The years are flying by and its Ryder Cup time again. I’m not sure where those two years have gone since the last match in the United States. The home team had a comfortable win 17-11 at Hazeltine National Golf Club. That followed six losses in seven matches but the Americans are the favourites to lift the trophy at Le Golf National near Paris. Europe’s captain, Thomas Bjorn, has gone for experience with his four wildcard picks. US counterpart, Jim Furyk, has done things differently.
Eight players qualified for both teams through the qualifying process. Europe’s qualifiers include five rookies while the US team has the top three players in the world rankings in their eight. Both captains had to weigh up experience against current form and Bjorn has opted for a former while Furyk has mixed things up with the three picks he has announced. Tiger Woods and Phil Mickelson are the old hands while Bryson DeChambeau is the hottest player just now. He chooses one more player after the BMW Championship and Tonu Finau is the favourite to get the call.
The Ryder Cup is being played in France for the first time. The event is one of the rare occasions in which the UK and the rest of Europe play under the European Union flag. The team representing Europe includes six British players. I wonder how many are Leavers or Remainers? My guess is a 50/50 split but I don’t think the result of the referendum will be discussed in the team room. The Ryder Cup is all about unity and perhaps a model for how Europe can work.
Bjorn’s team is a good mix of experienced Ryder Cup campaigners and players in form with an even split between British players and golfers from the rest of Europe. The balancing act between selecting players who have felt the unique pressure of playing in the Ryder Cup and qualifiers who have won their place is illustrated by the Spanish contingent. Jon Rahm earned his place by winning points while Sergio Garcia received an invitation from Bjorn. The captain was overloaded with rookies so went down the experience route with his picks.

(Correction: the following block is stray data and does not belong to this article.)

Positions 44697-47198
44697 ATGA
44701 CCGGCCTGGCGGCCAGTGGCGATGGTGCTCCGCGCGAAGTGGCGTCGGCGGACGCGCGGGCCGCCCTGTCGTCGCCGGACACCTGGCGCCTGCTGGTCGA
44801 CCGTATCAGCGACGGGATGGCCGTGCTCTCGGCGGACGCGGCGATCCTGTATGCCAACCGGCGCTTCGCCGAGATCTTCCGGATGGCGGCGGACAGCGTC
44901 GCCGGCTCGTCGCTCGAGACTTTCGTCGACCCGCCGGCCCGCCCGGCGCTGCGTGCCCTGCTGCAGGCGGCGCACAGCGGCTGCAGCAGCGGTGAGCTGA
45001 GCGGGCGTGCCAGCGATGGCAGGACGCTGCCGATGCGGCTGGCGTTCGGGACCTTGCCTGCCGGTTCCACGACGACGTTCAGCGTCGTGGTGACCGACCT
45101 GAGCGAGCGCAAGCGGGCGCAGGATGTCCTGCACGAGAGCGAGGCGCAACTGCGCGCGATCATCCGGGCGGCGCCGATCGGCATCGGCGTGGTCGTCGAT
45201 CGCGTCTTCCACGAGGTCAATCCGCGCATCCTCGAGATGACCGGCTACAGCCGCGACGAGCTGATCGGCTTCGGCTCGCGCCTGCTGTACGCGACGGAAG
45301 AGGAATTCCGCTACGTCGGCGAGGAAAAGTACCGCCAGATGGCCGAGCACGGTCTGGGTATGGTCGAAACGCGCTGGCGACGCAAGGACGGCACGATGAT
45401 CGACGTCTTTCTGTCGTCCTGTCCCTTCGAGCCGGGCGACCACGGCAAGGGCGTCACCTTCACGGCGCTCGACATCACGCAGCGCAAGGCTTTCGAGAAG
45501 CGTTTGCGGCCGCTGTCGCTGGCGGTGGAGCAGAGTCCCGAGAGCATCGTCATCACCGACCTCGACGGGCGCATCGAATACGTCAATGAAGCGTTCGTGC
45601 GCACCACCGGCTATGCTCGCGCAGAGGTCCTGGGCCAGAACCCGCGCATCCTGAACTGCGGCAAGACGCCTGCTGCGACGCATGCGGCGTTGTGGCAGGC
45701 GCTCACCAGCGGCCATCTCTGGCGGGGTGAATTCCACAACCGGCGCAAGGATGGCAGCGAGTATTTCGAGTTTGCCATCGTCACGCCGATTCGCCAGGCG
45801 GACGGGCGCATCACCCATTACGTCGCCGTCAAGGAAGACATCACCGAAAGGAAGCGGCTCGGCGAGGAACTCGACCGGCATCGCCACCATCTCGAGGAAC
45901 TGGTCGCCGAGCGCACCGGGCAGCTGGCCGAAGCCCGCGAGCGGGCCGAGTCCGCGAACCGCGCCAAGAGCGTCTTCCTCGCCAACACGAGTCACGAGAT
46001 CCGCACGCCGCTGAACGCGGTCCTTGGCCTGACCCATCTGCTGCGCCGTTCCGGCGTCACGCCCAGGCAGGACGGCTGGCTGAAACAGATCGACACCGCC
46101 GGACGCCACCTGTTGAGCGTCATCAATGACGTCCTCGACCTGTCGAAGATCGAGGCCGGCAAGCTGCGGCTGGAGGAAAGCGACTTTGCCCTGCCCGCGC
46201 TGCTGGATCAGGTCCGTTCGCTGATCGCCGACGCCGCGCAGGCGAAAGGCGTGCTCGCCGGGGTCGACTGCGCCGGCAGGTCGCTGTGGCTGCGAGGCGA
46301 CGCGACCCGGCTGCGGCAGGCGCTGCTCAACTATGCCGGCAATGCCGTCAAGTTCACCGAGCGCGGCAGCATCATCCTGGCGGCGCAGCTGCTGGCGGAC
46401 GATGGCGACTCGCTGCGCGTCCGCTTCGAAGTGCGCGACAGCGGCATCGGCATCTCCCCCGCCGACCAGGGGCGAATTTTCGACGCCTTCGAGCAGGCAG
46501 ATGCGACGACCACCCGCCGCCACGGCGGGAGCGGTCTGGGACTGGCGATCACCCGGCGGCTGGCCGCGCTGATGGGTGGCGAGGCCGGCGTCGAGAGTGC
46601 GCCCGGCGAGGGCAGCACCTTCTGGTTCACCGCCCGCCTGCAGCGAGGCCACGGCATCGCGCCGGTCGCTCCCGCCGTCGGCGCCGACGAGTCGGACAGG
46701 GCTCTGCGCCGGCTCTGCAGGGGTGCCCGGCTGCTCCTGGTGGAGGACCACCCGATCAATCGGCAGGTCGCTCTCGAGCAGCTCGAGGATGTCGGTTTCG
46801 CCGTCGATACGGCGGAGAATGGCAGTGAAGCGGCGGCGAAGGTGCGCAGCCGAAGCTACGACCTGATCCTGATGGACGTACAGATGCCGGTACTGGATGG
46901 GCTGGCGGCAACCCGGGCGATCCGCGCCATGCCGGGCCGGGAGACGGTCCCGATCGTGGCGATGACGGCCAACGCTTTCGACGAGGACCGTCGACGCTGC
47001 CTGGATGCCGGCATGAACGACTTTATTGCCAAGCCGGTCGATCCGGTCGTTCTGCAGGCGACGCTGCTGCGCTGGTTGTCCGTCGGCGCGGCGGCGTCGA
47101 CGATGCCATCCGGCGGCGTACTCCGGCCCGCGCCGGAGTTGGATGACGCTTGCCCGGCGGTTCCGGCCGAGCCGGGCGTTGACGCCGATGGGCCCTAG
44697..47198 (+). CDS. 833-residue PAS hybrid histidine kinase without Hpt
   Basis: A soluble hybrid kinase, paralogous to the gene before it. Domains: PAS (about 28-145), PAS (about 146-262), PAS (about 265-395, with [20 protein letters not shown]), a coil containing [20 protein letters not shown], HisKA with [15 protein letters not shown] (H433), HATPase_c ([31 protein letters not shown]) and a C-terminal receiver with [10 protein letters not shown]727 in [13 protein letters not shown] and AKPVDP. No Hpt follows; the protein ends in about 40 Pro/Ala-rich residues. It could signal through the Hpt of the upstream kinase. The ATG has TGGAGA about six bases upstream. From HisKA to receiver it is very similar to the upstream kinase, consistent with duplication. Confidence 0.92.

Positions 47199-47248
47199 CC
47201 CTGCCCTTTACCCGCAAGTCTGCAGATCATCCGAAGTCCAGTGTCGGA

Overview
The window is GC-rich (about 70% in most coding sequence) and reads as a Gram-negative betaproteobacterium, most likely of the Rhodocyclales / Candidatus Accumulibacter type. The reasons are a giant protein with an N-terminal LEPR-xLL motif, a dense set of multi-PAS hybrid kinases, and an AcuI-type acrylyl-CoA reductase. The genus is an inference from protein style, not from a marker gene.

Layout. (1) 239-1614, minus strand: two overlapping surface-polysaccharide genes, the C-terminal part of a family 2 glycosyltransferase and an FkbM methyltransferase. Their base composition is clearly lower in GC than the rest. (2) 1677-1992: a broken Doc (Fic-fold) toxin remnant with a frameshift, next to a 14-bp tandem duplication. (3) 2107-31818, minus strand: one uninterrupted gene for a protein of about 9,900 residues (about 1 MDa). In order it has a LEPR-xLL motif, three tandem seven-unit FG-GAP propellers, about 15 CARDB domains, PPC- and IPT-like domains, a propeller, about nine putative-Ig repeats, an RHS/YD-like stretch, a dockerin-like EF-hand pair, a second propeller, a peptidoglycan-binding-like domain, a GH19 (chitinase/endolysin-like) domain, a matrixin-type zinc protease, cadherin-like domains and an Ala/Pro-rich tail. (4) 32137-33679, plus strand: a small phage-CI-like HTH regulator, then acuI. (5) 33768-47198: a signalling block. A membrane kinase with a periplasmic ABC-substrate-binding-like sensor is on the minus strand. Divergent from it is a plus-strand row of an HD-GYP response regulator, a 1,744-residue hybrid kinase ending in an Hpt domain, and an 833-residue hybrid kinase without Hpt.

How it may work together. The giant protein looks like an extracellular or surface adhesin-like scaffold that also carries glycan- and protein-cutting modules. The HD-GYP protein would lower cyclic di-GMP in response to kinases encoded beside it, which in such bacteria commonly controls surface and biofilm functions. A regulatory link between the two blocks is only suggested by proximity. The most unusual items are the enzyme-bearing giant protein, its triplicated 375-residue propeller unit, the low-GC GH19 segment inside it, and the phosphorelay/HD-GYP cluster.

Garcia was striving to win his first major for the best part of 20 years. He won the Masters Tournament last year to achieve his ultimate goal. Money is not an issue and he has got married and had a child so his priorities have changed. You can’t blame a player in his later 30’s who is now smelling the roses. Garcia’s professional life has suffered but he looks happier off the course. He can be a positive influence around the team playing for Europe.
You can multiply his influence by a few factors in the case of Ian Poulter. He missed the Ryder Cup in 2016 due to injury and the European team were poorer for his absence. Poulter is more than an inspiration with his character because he has produced the goods in the Ryder Cup over five appearances. When it comes to head-to-head golf against the Americans Poulter is the self-titled Postman because he always delivers. The rookies will be motivated by his involvement.
Henrik Stenson is just a reliable pro who keeps his cool under intense pressure. His career has had ups and downs but he has found some equanimity and he won his first major in the Open in 2016. Stenson has built up a solid partnership with Justin Rose and they are probably pencilled in to play together on the first morning. Stenson won’t let anyone down and can be a calming influence.
Paul Casey also got the nod from Bjorn and he plays in the Ryder Cup for the first time since 2008. He moved to the United States and as he was not a European Tour member could not play in the last Ryder Cup. Casey has found a compromise which allows him to play in enough European Tour events to be a full member and be available for selection for the Ryder Cup. Bjorn believes the experience of his four picks is more important than current form.